Deepwater Horizon Sinking “Disastrous”
Posted on Apr 30, 2010 in BP Oil Spill
The explosion on the Deepwater Horizon oilrig on April 20th and its subsequent sinking two days later has left the Gulf of Mexico facing a potential disaster. The explosion has left 11 men presumed dead, and 4 others in critical conditions. However, equally as concerning is the long-term ramifications of this accident. Some fear that this could surpass the Exxon Valdez disaster in 1989, the largest oil spill in US history, where 10.8 million gallons of crude oil leaked. It is estimated that the well is currently leaking 210,000 gallons per day with no certain date for when it can be stopped in sight.
Many fear that this massive amount of crude oil will be devastating to tourism and fishing industries in the Gulf. Dr. George Crozier, the head of the Marine Biology program on a small island along Alabama’s Gulf Coast, argues, “This is the fertile crescent, a good percentage of the seafood production in the Gulf of Mexico is east of the Mississippi River. And I am not equipped to tell you it’s going to be this many dollars, but if we are looking at a decade of impact with reduced production I think that’s my long-term concern.” Another major area of concern is for some of the Gulf’s famous populations of oysters, crabs, and shrimp.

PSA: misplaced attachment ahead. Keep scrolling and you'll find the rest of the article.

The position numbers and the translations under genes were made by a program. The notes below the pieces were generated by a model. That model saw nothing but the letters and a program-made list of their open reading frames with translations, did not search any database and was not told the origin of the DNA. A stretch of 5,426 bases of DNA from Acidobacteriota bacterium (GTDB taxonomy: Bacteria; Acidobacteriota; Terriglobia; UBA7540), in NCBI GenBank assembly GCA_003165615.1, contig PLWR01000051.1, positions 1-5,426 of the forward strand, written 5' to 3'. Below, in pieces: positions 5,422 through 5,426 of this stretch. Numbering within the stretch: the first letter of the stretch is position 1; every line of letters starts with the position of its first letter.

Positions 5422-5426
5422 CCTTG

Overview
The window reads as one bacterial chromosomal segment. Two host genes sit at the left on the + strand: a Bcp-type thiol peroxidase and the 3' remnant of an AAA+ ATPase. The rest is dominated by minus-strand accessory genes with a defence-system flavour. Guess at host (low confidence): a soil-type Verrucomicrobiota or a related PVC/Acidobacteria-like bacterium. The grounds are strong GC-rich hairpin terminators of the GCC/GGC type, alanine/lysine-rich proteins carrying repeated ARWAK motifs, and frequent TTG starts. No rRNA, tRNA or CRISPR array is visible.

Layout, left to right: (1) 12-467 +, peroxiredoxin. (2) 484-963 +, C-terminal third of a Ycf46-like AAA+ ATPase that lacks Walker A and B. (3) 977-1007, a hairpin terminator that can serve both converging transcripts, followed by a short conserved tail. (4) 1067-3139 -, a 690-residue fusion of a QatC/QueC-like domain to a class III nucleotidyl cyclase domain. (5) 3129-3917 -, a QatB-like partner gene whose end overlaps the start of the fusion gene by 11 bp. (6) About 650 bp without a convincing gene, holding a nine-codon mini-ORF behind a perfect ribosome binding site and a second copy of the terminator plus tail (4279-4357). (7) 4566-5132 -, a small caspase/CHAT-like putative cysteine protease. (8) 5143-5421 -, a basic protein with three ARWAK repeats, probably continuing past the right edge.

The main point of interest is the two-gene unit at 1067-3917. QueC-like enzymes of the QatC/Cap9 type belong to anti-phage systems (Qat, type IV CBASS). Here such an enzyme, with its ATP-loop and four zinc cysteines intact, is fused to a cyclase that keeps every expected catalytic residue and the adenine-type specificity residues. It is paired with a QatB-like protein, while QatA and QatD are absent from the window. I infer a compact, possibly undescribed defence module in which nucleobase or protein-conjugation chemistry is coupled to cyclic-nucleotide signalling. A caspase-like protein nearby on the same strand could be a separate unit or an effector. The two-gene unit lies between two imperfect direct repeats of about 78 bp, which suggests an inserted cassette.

The federal government has responded to this incident by placing a moratorium on new drilling in the Gulf of Mexico until the cause of the incident is discovered. Some experts feel that it is most likely a cementing failure, as this is the most common cause of accidents on rigs from 1994-2007, accounting for 18 of the last 39 blow outs, according to the United States Minerals Management Service. BP (British Petroleum), the company that operated the rig, is liable for the clean up per the 1990 Oil Pollution Act.